The goal of the targeted systems subgroup is to develop common tools and infrastructure for the deployment of ML algorithms in a variety of dedicated science experiment systems, including those with stringent constraints on latency, resources, and throughput, and implemented in custom hardware, like FPGAs and ASICs. A variety of scientific applications are in development using these tools, including low-latency level-1 trigger algorithms (FPGA) and on-detector (ASIC) algorithms in HEP, signal reconstruction and prediction from brain electrocorticography (ECoG), anomaly detection, and multimodal denoising and feature detection in neuroscience, and front-end alert systems for gravitational wave detections in MMA. Members of the group develop open-source tools, including hls4ml, QONNX, PyLog, and HIDA.
hls4ml: high level synthesis for machine learning
The hls4ml library is a user-friendly software package to automatically build and optimize Deep Learning models for FPGAs. It converts models trained with popular Deep Learning frameworks into FPGA firmware using HLS software. The library supports a broad array of frontends including Tensorflow, Keras, QKeras, PyTorch, ONNX, and back-ends like Vivado HLS, Vitis HLS, and is currently working on support for Intel HLS and Mentor Catapult.
A typical workflow using hls4ml to transition an ML model to FPGA or ASIC form is depicted in the adjacent figure. The process of model training and compression within traditional ML software frameworks is outlined in red boxes, while the configuration and conversion steps specific to hls4ml are highlighted in blue. Black boxes indicate the various methods for exporting and incorporating the HLS project into a larger hardware design scheme.
For more information, please see hls4ml.
QONNX: Arbitrary-Precision Quantized Neural Networks in ONNX
Tools such as hls4ml and Xilinx’s FINN serve as the integration layer between Deep Learning training libraries, referred to as the frontend, and the specialized processing required for deploying models on hardware, known as the backend. The frontend is where models are trained, often using frameworks like Keras or Pytorch, though it is increasingly common to employ quantization-aware training frameworks for this purpose. For example, hls4ml integrates with QKeras to facilitate this approach. In a collaborative effort involving Alessandro Pappalardo, the creator of Brevitas, and the hls4ml team, the QONNX (Quantized-ONNX) library was developed. QONNX, a variant of the standard ONNX format, introduces additional operators to enable flexible quantization while preserving compatibility with existing ONNX operators. This enhancement allows the FINN library to process models from QKeras and the hls4ml library to work with models developed using Brevitas.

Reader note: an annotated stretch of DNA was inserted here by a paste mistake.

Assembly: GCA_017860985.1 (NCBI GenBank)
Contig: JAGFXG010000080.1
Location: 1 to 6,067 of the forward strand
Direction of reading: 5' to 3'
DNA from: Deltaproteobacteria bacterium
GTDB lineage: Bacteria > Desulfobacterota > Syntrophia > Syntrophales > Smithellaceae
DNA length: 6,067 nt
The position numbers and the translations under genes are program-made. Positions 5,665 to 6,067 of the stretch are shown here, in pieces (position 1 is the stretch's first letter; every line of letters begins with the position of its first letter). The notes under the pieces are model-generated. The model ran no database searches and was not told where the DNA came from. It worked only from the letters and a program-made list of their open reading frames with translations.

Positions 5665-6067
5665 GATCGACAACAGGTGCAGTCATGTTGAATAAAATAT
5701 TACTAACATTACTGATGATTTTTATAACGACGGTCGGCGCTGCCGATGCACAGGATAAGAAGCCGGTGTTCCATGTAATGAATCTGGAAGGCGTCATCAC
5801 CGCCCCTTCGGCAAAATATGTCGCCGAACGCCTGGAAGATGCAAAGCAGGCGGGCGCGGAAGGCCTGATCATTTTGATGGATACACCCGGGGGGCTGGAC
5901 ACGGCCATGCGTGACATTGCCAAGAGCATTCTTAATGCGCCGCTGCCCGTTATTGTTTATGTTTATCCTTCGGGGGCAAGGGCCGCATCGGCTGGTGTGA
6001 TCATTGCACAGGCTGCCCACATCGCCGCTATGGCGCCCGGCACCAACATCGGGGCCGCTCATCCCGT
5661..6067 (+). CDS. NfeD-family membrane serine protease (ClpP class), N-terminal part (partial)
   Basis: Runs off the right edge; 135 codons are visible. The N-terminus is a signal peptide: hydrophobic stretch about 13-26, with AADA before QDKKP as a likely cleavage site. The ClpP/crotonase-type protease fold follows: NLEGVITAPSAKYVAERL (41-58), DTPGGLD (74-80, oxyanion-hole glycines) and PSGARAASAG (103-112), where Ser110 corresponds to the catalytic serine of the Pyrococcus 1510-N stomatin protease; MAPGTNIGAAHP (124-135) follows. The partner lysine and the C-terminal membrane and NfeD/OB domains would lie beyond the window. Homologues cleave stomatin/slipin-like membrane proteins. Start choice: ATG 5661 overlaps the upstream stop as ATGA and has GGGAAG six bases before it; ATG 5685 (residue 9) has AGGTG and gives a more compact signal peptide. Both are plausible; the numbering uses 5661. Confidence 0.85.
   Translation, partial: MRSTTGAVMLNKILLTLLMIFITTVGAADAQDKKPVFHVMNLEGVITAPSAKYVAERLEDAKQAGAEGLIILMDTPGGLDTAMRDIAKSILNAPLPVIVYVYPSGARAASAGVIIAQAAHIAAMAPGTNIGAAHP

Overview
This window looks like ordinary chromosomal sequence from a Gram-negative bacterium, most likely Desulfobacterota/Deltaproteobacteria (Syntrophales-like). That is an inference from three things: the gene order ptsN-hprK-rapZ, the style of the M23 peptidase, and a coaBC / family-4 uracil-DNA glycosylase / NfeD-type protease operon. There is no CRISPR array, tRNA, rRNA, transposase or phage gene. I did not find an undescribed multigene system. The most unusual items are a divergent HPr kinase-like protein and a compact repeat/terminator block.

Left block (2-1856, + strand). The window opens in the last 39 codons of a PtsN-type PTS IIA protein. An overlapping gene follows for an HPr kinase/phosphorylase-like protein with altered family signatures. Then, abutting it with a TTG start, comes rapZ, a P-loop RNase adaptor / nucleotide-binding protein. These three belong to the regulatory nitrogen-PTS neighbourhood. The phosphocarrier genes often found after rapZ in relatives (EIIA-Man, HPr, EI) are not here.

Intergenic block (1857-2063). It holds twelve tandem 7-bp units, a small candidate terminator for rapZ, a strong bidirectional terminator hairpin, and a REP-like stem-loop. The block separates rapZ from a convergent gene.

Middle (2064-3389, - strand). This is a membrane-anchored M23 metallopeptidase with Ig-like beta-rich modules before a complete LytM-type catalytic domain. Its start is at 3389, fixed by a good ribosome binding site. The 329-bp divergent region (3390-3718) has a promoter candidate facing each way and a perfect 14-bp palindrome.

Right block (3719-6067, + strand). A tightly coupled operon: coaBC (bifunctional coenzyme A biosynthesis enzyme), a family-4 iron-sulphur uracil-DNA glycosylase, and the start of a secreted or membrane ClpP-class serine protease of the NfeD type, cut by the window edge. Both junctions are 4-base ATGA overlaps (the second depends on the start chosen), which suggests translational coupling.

The image on the left shows a model expressed in QONNX. It is standard ONNX with three additional node types (Quant, BipolarQuant,Trunc) that enable flexible expression of quantized networks.
For more information, please see QONNX.
PyLog: An Algorithm-Centric FPGA Programming and Synthesis Flow (shared with HAC)
Similar to hls4ml, PyLog bridges the gap between high-level software development practices and hardware design by offering a Python-based programming and synthesis flow for FPGAs, streamlining the programming process and abstracting complex details. It automates the design flow by converting Python functions into an intermediate representation, performing optimizations, and generating FPGA system designs, all while allowing the code to run directly on FPGA platforms without additional development. This approach significantly simplifies FPGA programming, enabling developers to focus on algorithmic aspects rather than hardware intricacies.
For more information, please see here.
HIDA is a High-level Synthesis (HLS) framework built on the MLIR infrastructure, designed to compile HLS C/C++ or PyTorch models into optimized HLS C/C++ code, facilitating the creation of efficient RTL designs with tools like Xilinx Vivado HLS. Leveraging MLIR’s capability for fine-tuned optimizations across various levels of abstraction, ScaleHLS offers enhanced scalability and adaptability for diverse applications with unique structural or functional requirements. It operates across multiple abstraction levels, utilizing a dedicated library for analysis and transformation (available in C++ and Python) to address optimization challenges effectively. This framework includes a design space exploration engine that automates the generation of optimized HLS designs.
For more information, please see here.